Proceedings of The Physiological Society

University of Cambridge (2008) Proc Physiol Soc 11, C29

Oral Communications

Effects of undernutrition during mouse pregnancy on tissue glycogen content

S. Finn1, R. S. Apatu1, R. J. Barnes1, P. M. Coan1, A. L. Fowden1

1. Department of Physiology, Development and Neuroscience, University of cambridge, Cambridge, United Kingdom.

  • Table 1 hepatic glycogen (mg/g) and blood glucose (mmol/l) levels in the four groups of adult CT and UN mice

    Values within rows with different superscripts are significantly different from each other (P&lt;0.05 ANOVA) * significantly different from corresponding control (P&lt;0.05 t-test). &#8224; UN for 19 days.

Glycogen is a storage form of glucose found primarily in liver, which is used to provide oxidative substrates and circulating glucose in poor nutritional conditions. Pregnancy increases the glucose demand but its effects on tissue glycogen stores are unknown. This study examined tissue glycogen contents of non-pregnant, pregnant and lactating (L, day I postpartum) mice and of newborn pups in control and undernourished (UN) conditions. Individually housed pregnant (P, n = 44) and non-pregnant (NP, n= 14) C57B1/6J mice were fed a 23% casein diet either ad libitum (control, CT) or at 80% of control intake for 16 or 19 days or until delivery (term 20.5 days). Where possible, placenta and liver samples were collected from adults and neonates after cervical dislocation or decapitation. Glucose levels were measured in blood taken from the severed neck while tissue glycogen was determined enzymatically (1). Results are means ± SE. Statistical significance was assessed by one-way ANOVA or t-test. In CT adults, hepatic glycogen content was significantly lower at day 19 of pregnancy than at day 16 or in NP mice (Table 1). Undernutrition reduced hepatic glycogen content in NP, P and L adults (Table 1). In contrast, there was no significant difference in mean hepatic glycogen content between litters of CT (27.2 ± 5.3mg/g, n =7) and UN neonates (24.1 ± 6.2mg/g, n =6). Placental glycogen content was significantly lower in UN than CT mice at day 16 (UN 10.5 ± 0.3mg/g, n =7; CT 12.1 ± 0.4mg/g, n =6, P<0.02) but not at day 19 of pregnancy (UN 4.2 ± 0.4mg/g, n = 6; CT 4.4 ± 0.3mg/g, n = 7, P>0.05). Blood glucose levels were lower in control L than P mice and were reduced by undernutrition in NP and day 19 P mice but not in day 16 P or L mice (Table 1). Blood glucose levels were also significantly lower in UN (1.2 ± 0.1mmol/l, n = 6) than CT neonates (2.2 ± 0.1mmol/l, n = 7, P<0.01). The results show that, in controls, the increased glucose demand of late pregnancy and lactation reduces maternal hepatic glycogen content but has little effect on blood glucose levels compared to NP mice. Hepatic glycogen stores were adversely affected in all UN adults but appeared to be protected in UN neonates, despite the low glucose and hepatic glycogen levels of their mothers near term.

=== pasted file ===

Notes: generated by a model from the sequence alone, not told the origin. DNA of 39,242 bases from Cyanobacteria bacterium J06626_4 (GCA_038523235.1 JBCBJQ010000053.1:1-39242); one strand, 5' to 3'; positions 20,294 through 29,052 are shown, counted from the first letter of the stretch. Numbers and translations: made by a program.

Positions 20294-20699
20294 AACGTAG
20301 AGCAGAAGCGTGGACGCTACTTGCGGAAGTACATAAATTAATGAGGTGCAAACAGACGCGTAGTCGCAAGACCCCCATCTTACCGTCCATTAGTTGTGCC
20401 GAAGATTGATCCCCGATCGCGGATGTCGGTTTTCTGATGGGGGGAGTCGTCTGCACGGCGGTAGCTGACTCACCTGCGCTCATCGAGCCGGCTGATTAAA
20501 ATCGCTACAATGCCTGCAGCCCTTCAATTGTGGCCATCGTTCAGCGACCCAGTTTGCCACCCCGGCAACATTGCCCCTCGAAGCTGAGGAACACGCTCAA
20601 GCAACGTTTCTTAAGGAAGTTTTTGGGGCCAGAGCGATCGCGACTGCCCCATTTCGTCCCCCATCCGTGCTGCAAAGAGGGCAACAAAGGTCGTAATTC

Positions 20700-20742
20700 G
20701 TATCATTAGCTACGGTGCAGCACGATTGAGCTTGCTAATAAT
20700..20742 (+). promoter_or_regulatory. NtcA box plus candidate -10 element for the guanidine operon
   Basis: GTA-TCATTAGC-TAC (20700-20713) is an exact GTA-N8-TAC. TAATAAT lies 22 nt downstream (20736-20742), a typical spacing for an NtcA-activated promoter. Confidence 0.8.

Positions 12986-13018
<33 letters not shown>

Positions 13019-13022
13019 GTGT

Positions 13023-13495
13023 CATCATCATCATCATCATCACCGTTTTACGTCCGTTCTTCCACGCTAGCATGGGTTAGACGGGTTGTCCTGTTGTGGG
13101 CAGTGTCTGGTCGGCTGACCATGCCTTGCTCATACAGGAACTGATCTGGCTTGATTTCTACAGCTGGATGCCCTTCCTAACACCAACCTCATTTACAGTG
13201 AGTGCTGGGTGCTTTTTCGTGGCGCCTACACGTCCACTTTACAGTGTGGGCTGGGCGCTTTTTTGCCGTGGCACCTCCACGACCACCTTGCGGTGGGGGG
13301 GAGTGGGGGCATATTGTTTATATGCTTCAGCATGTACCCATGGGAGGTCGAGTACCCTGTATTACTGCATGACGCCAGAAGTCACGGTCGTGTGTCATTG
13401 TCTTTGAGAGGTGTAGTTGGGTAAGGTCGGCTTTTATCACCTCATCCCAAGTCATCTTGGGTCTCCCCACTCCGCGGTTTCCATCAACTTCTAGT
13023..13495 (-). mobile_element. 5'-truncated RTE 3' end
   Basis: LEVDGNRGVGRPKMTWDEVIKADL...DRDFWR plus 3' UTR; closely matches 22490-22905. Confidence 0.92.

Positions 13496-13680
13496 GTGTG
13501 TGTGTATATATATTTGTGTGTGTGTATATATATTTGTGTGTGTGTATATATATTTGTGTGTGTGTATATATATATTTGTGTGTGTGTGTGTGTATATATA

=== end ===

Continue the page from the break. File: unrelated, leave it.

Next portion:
Where applicable, experiments conform with Society ethical requirements